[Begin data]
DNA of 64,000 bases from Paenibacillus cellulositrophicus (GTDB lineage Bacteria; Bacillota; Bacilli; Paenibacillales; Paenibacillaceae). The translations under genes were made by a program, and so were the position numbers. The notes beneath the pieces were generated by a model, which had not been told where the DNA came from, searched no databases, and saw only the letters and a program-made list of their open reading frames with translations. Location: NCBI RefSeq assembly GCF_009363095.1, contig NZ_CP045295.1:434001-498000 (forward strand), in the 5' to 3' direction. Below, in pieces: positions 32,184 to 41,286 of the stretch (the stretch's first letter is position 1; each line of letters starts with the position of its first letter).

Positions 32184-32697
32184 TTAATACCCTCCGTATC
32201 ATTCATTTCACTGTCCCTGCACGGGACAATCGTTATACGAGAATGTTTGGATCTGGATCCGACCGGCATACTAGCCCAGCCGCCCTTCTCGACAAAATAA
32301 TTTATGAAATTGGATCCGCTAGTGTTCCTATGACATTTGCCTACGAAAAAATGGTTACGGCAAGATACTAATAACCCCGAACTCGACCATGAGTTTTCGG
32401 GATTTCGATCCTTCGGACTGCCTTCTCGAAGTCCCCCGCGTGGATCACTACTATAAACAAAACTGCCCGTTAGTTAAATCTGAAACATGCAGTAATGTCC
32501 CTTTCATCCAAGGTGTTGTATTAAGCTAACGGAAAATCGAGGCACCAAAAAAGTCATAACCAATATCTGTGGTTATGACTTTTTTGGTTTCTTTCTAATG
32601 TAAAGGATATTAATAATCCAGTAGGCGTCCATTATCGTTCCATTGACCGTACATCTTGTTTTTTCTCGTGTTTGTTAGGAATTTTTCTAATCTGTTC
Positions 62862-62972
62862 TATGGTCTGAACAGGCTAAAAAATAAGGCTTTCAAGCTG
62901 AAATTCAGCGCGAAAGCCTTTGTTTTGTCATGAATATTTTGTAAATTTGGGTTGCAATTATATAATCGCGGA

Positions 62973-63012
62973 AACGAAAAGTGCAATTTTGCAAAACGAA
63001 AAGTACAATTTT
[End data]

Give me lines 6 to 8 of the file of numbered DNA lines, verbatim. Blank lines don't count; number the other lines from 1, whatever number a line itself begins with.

32401 GATTTCGATCCTTCGGACTGCCTTCTCGAAGTCCCCCGCGTGGATCACTACTATAAACAAAACTGCCCGTTAGTTAAATCTGAAACATGCAGTAATGTCC
32501 CTTTCATCCAAGGTGTTGTATTAAGCTAACGGAAAATCGAGGCACCAAAAAAGTCATAACCAATATCTGTGGTTATGACTTTTTTGGTTTCTTTCTAATG
32601 TAAAGGATATTAATAATCCAGTAGGCGTCCATTATCGTTCCATTGACCGTACATCTTGTTTTTTCTCGTGTTTGTTAGGAATTTTTCTAATCTGTTC